Panda diplomacy is typically a 10-year loan, costing the host nation some $1 million annually, with the proviso that any offspring remain the property of the People’s Republic. The loans often coincide with trade deals but, if bilateral relations deteriorate, don’t expect these ambassadors to stick around. In 2013, China threatened to reclaim pandas lent to Austria after Vienna welcomed the Dalai Lama.
The vicissitudes of geopolitics are of little concern to Huang, though. His greatest joy comes from the fact the pandas he cares for end up raising environmental awareness and bringing joy to millions of adults and children around the globe. “I’m really proud of that,” he says.
Because of Bamboo shortage, Canadian Zoo in planning to return two adorable Pandas back to China
Two Two Pandas are expected to be returned to China from Canada's Calgary Zoo - because of a shortage of bamboo.Two Pandas are expected to be returned to China from Canada's Calgary Zoo - because of a shortage of bamboo.Two Pandas are expected to be returned to China from Canada's Calgary Zoo - because of a shortage of bamboo. are expected to be returned to China from Canada's Calgary Zoo - because of a shortage of bamboo.Two Pandas are expected to be returned to China from Canada's Calgary Zoo - because of a shortage of bamboo.Two Pandas are expected to be returned to China from Canada's Calgary Zoo - because of a shortage of bamboo.
Two Pandas are expected to be returned to China from Canada's Calgary Zoo - because of a shortage of bamboo.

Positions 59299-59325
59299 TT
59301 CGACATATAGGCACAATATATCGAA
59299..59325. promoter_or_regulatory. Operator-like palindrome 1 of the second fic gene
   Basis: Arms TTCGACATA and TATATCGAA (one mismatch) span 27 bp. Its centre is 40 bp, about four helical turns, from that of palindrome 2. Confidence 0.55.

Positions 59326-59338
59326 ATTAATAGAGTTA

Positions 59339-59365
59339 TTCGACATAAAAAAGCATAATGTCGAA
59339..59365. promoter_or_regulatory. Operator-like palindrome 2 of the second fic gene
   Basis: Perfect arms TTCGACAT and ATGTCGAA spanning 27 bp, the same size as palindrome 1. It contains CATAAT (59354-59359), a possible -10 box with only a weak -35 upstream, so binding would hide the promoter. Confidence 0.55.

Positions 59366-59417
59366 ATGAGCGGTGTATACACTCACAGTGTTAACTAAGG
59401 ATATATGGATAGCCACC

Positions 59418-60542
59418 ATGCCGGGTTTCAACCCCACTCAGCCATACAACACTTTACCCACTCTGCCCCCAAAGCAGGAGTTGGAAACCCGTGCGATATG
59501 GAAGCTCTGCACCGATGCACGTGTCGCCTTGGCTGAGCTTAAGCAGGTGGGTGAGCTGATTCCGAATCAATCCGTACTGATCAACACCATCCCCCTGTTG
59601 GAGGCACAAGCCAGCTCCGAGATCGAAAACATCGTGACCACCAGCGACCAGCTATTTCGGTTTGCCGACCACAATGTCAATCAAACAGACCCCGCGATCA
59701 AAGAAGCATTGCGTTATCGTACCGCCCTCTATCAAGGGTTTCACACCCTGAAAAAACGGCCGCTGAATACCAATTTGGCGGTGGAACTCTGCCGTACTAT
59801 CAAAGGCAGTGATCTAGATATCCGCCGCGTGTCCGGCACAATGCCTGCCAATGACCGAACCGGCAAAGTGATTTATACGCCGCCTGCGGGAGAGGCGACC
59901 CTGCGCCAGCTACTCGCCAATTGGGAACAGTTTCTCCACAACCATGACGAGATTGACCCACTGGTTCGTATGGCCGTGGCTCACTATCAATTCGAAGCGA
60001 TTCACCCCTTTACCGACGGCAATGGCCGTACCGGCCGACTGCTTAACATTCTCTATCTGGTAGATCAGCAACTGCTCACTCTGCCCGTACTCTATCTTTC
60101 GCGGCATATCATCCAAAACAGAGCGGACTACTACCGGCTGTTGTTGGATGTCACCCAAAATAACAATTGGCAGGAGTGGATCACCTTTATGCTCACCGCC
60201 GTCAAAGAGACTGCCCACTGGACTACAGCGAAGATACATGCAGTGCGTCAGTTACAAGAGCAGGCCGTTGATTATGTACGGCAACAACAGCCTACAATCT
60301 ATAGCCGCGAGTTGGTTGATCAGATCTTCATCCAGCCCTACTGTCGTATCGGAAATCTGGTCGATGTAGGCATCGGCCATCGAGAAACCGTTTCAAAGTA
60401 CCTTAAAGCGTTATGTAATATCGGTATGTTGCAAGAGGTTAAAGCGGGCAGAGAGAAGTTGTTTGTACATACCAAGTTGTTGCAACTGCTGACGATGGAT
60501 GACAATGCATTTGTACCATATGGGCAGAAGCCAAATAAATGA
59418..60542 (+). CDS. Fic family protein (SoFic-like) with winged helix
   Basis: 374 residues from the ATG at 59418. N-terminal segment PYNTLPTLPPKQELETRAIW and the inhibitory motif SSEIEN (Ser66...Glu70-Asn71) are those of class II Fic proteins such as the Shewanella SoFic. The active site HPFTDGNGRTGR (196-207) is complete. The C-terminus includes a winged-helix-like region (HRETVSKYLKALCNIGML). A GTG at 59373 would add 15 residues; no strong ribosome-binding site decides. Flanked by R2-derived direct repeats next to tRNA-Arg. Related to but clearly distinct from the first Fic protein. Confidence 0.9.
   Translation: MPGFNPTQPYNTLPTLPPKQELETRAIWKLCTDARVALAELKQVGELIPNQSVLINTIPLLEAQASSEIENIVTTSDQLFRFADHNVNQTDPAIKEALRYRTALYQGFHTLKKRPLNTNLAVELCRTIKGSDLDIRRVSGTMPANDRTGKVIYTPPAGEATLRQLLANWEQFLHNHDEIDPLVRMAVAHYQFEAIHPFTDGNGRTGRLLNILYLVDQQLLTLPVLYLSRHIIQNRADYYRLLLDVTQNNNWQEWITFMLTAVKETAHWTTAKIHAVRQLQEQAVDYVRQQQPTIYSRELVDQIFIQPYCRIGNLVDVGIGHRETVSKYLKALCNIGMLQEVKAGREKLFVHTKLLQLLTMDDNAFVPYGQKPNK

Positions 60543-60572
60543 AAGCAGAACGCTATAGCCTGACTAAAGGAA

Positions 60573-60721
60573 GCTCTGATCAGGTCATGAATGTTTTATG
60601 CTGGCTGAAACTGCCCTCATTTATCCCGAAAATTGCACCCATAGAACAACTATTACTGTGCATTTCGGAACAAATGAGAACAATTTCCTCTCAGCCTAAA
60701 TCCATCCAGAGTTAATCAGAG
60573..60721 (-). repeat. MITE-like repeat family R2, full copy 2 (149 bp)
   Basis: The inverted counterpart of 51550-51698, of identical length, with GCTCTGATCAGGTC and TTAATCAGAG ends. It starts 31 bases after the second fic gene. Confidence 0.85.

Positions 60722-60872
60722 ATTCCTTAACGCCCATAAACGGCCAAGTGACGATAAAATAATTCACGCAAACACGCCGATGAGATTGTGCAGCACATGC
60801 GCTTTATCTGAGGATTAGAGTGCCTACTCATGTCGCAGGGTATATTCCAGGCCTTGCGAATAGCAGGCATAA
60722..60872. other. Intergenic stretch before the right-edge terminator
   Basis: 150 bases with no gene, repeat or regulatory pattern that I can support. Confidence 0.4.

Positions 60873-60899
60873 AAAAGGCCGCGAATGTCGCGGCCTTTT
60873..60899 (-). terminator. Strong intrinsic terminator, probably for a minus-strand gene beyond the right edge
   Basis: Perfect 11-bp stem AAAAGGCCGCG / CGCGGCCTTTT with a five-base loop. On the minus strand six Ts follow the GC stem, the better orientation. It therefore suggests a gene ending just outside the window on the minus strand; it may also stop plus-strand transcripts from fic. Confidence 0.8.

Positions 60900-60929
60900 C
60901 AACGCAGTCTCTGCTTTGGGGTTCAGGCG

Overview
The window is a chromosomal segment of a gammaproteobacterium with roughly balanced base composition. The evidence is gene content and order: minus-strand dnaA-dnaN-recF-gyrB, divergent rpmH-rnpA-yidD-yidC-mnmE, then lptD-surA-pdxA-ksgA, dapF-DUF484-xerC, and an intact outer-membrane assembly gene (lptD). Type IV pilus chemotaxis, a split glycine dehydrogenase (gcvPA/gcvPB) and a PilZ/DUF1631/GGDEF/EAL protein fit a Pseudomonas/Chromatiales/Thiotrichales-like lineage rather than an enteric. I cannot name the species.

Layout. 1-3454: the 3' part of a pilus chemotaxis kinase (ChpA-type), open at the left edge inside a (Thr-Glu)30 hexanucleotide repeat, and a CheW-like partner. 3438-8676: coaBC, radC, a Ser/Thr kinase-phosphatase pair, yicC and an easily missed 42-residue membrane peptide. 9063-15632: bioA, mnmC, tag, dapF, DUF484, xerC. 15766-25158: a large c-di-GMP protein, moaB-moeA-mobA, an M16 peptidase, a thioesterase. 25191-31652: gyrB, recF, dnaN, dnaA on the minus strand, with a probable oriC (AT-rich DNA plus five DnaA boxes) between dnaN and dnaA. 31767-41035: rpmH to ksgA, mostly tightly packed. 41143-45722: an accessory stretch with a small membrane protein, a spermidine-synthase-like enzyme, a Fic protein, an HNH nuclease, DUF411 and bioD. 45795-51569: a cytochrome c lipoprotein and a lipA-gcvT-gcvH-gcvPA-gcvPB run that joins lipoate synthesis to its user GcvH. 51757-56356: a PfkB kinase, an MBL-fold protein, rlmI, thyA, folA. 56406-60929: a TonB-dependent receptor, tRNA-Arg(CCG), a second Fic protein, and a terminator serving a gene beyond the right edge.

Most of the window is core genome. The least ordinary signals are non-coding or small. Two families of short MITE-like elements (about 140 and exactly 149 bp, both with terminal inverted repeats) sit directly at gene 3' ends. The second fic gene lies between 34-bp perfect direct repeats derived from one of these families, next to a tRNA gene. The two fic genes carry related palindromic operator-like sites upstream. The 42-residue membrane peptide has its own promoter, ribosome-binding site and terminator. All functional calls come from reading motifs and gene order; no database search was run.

Canada has a limited supply of bamboo which could run out very fast.
The Calgary Zoo closed temporarily on March 16 amid the pandemic, reports Xinhua news agency.
Direct flight between China and Calgary, a city in the western province of Alberta have been canceled.
The zoo said it tried to find new bamboo suppliers to feed the pandas, "Er Shun" and "Da Mao", but came across many logistic issues.
"We believe the best and safest place for Er Shun and Da Mao to be during these challenging and unprecedented times is where bamboo is abundant and easy to access," Calgary Zoo President and CEO Clement Lanthier said.
The two pandas arrived in Canada in 2014 as part of a 10-year agreement between Canada and China over the animal's protection and research.
First Panda twins born in Germany play together
Pete and Paul, the new stars of the Berlin Zoo, made their first appearance. This is unusual for Germany, as it never happened before - for a baby panda to be born locally.